is considered as a function of the H\ and | ., , which are to be

varied independently, their variations vanishing on the boundary of
integration.

This postulate would lead to the equations of the purely gravi-
tational field if the condition of symmetry were imposed on ^\ and

pb

... (This will be demonstrated in the next chapter,) However, the

present theory is an attanpt to generalize these equations, and the

constructions which were essential for the setting up of covarJant

4. A scalar density transforms like a scalar but with the inverse
of the Jacobian determinant included. This is necessary to cancel the
Jacoblan which results from the transformation of the element of four-
volume. The result Is that the integral transforms like an invariant.

equations are independent of the assmnption of symmetry .' Instead of
symmetry, an analogous condition is posited. It is referred to as
Transposition Invariance. Even though ^j and I .. are non-sytranetric,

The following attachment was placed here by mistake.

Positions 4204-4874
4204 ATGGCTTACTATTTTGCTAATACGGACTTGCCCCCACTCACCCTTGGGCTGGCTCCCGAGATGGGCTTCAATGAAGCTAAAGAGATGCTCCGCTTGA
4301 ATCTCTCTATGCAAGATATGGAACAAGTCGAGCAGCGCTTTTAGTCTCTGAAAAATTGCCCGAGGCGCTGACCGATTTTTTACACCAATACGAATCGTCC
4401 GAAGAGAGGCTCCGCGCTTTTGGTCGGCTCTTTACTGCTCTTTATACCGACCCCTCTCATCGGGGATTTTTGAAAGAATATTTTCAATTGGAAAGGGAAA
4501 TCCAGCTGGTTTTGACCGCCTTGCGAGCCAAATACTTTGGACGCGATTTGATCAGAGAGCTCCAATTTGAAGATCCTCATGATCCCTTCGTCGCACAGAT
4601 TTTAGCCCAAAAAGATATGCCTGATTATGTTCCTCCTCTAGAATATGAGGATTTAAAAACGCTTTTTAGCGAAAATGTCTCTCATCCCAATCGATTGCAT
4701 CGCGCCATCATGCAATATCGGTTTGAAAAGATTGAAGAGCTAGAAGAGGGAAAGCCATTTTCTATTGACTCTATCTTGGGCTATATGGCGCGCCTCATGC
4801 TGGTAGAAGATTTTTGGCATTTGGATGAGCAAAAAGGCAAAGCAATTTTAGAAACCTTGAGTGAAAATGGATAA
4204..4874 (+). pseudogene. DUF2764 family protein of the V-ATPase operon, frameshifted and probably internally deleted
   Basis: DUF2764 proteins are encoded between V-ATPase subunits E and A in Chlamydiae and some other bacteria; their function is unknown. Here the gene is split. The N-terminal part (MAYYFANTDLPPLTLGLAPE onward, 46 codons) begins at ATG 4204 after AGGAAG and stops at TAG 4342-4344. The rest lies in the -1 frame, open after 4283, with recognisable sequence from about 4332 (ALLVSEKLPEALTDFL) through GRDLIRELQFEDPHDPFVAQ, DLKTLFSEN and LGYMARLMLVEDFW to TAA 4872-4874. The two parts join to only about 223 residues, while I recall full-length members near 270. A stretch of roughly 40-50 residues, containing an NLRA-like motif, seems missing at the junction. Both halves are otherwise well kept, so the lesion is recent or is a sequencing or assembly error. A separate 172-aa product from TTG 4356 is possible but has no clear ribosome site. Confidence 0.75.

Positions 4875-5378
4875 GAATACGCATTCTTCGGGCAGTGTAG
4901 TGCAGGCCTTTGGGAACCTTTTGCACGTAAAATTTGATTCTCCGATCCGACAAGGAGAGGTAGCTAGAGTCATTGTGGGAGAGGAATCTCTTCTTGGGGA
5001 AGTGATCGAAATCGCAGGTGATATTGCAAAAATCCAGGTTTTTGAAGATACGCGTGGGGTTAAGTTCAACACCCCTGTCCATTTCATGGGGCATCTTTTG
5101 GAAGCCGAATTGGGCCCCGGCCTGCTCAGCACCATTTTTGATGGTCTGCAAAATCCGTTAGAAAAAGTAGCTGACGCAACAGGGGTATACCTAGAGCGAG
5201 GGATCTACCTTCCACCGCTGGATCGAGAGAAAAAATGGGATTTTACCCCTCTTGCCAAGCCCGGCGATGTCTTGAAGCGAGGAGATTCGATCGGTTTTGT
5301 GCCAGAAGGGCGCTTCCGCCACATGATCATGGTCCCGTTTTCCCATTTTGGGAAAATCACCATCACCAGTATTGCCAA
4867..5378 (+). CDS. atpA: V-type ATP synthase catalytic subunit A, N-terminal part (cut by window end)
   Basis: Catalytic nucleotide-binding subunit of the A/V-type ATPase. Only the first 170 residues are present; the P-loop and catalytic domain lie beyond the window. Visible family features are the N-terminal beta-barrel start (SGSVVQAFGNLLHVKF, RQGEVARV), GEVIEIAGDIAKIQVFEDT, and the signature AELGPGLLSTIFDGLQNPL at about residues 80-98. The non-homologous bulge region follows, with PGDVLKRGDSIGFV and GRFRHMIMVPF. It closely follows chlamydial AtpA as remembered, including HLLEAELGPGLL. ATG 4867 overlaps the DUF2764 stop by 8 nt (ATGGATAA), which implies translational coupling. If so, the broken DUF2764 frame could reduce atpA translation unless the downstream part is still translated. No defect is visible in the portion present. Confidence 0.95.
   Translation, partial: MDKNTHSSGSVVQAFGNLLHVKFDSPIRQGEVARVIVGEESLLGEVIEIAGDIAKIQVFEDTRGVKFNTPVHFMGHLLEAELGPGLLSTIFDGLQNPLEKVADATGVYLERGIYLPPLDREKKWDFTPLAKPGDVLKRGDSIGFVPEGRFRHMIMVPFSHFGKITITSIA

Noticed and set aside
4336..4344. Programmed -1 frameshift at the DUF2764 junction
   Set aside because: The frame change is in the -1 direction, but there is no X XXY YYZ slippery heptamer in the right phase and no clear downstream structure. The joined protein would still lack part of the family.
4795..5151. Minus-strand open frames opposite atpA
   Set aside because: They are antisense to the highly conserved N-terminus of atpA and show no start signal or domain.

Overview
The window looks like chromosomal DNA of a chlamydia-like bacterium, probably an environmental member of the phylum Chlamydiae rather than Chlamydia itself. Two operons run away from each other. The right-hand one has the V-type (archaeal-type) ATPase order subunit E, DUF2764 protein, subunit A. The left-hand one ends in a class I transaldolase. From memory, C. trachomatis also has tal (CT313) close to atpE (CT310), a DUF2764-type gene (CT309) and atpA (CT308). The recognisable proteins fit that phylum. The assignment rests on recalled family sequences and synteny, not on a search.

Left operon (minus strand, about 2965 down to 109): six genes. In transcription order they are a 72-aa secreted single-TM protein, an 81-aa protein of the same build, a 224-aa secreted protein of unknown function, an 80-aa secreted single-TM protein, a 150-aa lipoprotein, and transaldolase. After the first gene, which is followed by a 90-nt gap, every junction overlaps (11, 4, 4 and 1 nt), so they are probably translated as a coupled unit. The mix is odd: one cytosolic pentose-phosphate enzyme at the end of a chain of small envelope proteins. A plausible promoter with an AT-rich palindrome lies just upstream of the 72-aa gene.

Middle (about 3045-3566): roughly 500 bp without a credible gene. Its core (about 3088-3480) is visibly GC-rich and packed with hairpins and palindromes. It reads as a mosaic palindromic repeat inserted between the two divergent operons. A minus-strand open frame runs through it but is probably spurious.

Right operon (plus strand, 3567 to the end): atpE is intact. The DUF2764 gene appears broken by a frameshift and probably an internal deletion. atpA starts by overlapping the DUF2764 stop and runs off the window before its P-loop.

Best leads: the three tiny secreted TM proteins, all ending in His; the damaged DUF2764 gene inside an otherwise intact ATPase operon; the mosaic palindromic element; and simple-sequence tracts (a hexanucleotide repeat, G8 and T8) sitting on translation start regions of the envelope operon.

their transformation laws would be invariant if the indices of these
variables were to be transposed and then the free indices interchanged.
This Is what is meant by transposition invariance. In addition to the
variational principle, it will be postulated that all field laws shall
be transposition invariant.

If we proceed to substitute (2.21) for R., into equation (2.23)

I K

and carry out the variation indicated in (2.22), we would find that the
resulting equations are not transposition invariant. To circumvent
such a distasteful result, four new arbitrary variables, K, are intro-
duced by making a formal change in the description of the field. In

b
place of p ., , the following substitution is made

h * h

*b b

The I ., is a displacement field just as the ] ... The K are treated
in the variational procedure as independent variables. After the

5. An example of an equation which is transposition invariant is

s s

Sik.b "^skf ib -^isF bk=°

TranspKJSing the indices on the variables yields
s s

9ki,b ■ ^ksP bi " 9sff i<b = ° •
Interchanging the free indices (i and k) gives back the original

equation